Clinical negligence trainee Matthew Westlake discusses the Access to Medical Treatments (Innovation) Bill
In February this year, a few days before his 27th birthday, a friend of mine was diagnosed with metastatic melanoma. He was diagnosed with tumours in his spleen, liver and lungs (and more recently in his brain).
He was given four months to live, but told by the physicians treating him that this could be prolonged through the use of a newly available treatment called “dabrafenib”, which would hopefully slow the tumours’ growth for long enough to attempt alternative immunotherapies.
Last weekend, almost nine months on from the original diagnosis, he delivered his best man speech at his twin brother’s wedding.
As a doctor himself, my friend is fully aware that the road ahead for him is a difficult one, with the odds stacked heavily in cancer’s favour, but the fact remains that in order to have made it this far he has been provided with a highly innovative treatment.
New innovative treatments such as dabrafenib are becoming available at increasing rates, more so now than ever with the current boom in the pharma industry.
But not all of the treatments developed turn out to be clinically effective, with some even proving to be a danger to patients’ health.
It’s for this reason that, under the current law, checks and balances are in place to ensure that doctors are making careful decisions regarding the treatment plans for their patients.
They are assisted in this by the years of meticulously collected data obtained through vigilant clinical trials. If a doctor were to stray from the conventional path and attempt a ‘have a go’ treatment on a whim, they would quite rightly be held accountable for doing so.
Not however, under Lord Saatchi’s Medical Innovation Bill which is one man’s crusade to remove these protections for patients.
Born of good intention, the Bill was founded on a misguided belief. A belief that patients are being denied potentially lifesaving ‘innovative’ treatments like dabrafenib because those that prescribe them fear that litigation may follow.
A belief that has never been substantiated by the bill’s author Lord Saatchi.
Thankfully, Lord Saatchi’s bill was ultimately blocked by the Lib Dems earlier this year.
Norman Lamb, the party’s health spokesperson, said that he wanted to avoid “the risk of unintended consequences” that the Bill presented. Many of us hoped that this would be the end of the matter. Sadly not.
With the Lib Dems now very much out of the parliamentary picture the bill has resurfaced in the form of the Access to Medical Treatments (Innovation) Bill, a private members bill championed by Tory MP Chris Heaton Harris. Whilst redrafted, and to some extent rebranded, the principle behind the bill ultimately remains the same. It claims to:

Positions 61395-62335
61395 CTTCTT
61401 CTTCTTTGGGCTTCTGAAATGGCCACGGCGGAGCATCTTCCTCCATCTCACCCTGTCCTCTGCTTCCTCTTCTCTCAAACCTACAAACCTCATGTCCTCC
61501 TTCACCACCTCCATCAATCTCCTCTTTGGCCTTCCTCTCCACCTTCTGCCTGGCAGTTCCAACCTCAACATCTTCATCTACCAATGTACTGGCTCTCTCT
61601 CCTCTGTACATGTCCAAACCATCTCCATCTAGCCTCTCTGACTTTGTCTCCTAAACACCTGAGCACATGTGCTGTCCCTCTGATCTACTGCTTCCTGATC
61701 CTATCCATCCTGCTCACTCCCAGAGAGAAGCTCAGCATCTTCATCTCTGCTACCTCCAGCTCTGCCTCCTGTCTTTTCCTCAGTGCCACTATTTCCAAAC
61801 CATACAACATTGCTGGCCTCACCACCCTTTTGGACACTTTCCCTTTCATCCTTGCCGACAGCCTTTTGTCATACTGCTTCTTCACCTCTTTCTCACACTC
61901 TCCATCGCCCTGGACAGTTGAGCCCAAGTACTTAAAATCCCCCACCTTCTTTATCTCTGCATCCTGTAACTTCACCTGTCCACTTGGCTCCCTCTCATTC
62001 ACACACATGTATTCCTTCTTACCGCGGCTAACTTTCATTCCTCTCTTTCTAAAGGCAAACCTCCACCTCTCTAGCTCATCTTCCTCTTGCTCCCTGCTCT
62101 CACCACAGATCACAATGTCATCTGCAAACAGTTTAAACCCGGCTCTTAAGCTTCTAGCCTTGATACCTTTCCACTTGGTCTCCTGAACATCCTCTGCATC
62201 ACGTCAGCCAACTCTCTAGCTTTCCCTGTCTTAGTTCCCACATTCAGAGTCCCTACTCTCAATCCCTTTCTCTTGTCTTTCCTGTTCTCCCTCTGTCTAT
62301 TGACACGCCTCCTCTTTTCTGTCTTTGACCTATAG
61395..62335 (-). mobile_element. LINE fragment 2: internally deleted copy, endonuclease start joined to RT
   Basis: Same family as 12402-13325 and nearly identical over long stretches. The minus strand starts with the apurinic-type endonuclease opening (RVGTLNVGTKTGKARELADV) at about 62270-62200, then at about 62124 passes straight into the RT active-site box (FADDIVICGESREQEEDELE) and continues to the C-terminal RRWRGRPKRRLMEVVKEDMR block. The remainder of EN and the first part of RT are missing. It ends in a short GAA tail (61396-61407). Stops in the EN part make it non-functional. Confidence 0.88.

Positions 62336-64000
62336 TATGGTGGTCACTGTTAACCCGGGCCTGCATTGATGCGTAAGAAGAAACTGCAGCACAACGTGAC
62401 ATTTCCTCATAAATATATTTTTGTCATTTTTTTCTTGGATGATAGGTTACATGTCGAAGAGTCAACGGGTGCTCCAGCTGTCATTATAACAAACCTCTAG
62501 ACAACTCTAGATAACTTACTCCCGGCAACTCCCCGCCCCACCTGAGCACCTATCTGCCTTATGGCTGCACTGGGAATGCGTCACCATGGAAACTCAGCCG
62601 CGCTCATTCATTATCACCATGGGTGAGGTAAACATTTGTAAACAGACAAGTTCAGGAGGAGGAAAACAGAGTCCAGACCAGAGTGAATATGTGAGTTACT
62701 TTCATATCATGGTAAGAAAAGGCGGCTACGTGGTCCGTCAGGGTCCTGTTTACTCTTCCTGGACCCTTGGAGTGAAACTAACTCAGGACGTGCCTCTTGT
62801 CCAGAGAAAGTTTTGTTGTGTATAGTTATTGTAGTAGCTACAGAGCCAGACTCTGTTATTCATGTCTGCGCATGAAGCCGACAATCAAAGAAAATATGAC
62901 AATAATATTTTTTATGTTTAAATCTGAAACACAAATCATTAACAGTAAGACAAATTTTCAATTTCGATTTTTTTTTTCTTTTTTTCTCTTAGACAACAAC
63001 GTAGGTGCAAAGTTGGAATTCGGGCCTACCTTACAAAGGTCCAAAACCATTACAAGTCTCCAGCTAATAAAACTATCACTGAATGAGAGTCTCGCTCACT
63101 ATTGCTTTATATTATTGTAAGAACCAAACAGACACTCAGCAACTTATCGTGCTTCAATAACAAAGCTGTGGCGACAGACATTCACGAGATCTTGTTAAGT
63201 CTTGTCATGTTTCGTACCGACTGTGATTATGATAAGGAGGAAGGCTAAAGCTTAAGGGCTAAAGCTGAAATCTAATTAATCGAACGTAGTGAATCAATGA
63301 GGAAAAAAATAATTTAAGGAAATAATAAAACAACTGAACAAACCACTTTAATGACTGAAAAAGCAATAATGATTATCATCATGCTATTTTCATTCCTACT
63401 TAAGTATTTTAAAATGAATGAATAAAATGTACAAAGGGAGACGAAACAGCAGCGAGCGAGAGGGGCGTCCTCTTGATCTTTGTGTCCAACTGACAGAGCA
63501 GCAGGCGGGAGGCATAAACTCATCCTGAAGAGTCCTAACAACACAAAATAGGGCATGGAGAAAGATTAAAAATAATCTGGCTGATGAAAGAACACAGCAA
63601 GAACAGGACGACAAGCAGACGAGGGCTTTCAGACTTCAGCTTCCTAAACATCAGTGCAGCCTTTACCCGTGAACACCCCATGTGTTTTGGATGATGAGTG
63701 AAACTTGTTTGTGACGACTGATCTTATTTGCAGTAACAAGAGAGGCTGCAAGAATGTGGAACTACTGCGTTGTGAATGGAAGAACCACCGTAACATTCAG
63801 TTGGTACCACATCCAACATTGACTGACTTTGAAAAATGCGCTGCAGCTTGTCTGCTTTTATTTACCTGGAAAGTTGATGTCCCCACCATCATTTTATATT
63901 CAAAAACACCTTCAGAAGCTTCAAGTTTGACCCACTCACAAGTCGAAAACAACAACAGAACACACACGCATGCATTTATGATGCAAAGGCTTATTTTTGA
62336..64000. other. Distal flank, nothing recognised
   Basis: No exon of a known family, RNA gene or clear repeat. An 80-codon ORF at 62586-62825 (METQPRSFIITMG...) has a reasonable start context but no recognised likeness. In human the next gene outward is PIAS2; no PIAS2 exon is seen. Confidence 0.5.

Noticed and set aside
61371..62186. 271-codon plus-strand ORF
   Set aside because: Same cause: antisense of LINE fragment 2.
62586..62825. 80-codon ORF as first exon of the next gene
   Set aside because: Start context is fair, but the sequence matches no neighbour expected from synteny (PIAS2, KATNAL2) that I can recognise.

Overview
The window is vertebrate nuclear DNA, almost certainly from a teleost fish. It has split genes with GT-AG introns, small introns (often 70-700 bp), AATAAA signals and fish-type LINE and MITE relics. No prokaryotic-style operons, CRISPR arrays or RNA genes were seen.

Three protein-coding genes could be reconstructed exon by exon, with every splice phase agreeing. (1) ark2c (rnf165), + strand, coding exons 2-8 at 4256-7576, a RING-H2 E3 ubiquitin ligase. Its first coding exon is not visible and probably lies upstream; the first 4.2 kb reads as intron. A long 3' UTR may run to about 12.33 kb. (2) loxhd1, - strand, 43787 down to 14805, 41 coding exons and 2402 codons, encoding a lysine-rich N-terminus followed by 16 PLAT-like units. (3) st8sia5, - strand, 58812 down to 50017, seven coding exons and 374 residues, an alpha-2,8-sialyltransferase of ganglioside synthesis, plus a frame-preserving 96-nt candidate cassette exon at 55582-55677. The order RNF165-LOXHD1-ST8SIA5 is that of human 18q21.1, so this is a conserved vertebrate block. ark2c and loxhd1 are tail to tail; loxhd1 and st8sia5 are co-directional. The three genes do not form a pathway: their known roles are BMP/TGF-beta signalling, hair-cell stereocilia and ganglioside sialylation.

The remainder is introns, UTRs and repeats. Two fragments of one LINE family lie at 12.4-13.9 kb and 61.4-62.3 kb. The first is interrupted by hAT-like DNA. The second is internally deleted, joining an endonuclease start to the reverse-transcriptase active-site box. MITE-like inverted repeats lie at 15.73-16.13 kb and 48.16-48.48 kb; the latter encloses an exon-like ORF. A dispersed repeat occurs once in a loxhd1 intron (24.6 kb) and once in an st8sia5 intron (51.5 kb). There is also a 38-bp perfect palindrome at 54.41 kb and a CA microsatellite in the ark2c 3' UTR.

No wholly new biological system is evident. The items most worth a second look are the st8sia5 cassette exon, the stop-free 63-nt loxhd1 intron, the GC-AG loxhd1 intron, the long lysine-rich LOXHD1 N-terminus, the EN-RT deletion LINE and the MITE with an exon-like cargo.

- Encourage doctors to pursue innovative treatments without fear of litigation; and
- Establish a database of innovative medical treatments for doctors.
In its second reading in the House of Commons last month, Chris Heaton Harris did his utmost to force the Bill through, downplaying the overwhelming opposition at every opportunity (The Royal College of Surgeons, The Academy of Medical Royal Colleges, The Academy of Medical Sciences, The British Heart Foundation and Cancer Research UK, to name a few).
He even quipped that the bill may lead to a treatment for his male pattern baldness. But masked by his light-hearted demeanour lies a truly dangerous piece of legislation. One that will almost certainly have serious unintended consequences for both patients and research bodies alike.
Whilst fellow MPs Sarah Wollaston and Heidi Alexander were on hand to speak out against the bill, and they did a commendable job in attempting to educate the House on the bill’s many inherent flaws, their reasoned arguments fell on deaf ears and the bill passed 32 to 19. It will now proceed to committee stage and only time will tell if it will go on to receive royal assent.
In writing this article I researched the definition of innovation, which is given as “the act or process of introducing new ideas, devices, or methods”.
For me, innovation goes further than that though. Innovation should not only introduce new ideas, but in doing so it should also bring about a significant positive change.
Regrettably, despite its title, the Access to Medical Treatments (Innovation) Bill does no such thing. Not only will it serve to hinder the progress of important ongoing clinical trials, thereby endangering the lives of countless patients, in changing the law around medical negligence it will remove protection from these patients and increase the chances of litigation.